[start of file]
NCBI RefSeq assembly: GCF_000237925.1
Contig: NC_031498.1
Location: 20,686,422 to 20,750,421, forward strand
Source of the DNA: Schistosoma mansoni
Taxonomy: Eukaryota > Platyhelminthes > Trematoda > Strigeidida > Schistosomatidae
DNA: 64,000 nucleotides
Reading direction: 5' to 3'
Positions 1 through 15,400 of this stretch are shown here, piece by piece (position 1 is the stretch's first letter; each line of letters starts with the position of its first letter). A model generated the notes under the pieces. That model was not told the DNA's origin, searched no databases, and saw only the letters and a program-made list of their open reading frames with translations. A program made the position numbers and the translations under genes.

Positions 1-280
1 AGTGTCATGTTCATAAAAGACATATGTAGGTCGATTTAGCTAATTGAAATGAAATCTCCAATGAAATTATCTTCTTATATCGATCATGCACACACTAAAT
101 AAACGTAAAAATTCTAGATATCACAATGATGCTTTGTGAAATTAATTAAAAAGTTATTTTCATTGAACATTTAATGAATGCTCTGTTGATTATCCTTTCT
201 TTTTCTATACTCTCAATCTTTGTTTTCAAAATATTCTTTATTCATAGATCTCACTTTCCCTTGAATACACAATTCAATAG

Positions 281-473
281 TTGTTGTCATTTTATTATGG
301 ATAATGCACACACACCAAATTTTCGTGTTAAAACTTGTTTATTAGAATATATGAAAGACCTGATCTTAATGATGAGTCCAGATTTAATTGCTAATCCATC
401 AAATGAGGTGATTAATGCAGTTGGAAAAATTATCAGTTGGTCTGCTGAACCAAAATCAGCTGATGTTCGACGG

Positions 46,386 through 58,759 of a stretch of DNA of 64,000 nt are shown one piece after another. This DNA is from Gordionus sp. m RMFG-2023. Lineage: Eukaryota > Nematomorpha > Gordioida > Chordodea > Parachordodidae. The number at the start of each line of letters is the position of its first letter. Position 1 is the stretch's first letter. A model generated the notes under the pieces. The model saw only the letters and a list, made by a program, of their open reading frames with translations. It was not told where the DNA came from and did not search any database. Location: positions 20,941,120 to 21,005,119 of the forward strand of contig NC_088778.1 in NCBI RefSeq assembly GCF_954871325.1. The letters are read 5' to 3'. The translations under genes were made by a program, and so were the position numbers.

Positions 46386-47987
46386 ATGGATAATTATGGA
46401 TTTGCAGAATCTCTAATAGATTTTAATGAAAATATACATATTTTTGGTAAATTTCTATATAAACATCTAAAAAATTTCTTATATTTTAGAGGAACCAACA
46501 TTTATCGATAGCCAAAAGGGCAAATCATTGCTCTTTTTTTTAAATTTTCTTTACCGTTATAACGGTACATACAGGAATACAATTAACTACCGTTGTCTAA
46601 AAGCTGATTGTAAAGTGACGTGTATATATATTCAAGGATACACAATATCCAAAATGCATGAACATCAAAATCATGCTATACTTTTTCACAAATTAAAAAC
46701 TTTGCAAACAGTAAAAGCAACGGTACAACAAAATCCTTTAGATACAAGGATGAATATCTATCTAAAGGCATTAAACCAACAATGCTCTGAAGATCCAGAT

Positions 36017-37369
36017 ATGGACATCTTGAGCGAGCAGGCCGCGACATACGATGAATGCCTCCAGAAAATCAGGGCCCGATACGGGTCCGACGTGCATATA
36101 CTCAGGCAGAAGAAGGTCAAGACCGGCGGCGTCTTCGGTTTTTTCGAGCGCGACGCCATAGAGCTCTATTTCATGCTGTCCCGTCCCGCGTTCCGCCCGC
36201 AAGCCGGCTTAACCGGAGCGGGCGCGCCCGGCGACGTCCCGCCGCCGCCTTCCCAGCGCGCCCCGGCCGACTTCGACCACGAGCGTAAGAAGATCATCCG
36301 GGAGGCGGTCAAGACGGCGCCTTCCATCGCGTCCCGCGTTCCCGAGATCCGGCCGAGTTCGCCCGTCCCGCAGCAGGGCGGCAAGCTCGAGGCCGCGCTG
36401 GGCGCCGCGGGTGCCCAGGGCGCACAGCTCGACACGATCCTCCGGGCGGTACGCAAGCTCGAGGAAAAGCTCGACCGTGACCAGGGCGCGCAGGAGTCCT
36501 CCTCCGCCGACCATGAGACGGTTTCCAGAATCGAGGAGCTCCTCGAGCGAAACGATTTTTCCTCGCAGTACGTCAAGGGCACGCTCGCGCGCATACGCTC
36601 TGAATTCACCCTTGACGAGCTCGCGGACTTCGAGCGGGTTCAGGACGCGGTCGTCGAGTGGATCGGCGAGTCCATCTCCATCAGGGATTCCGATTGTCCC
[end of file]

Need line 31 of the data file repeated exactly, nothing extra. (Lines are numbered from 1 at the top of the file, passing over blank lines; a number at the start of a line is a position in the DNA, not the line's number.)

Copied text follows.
36601 TGAATTCACCCTTGACGAGCTCGCGGACTTCGAGCGGGTTCAGGACGCGGTCGTCGAGTGGATCGGCGAGTCCATCTCCATCAGGGATTCCGATTGTCCC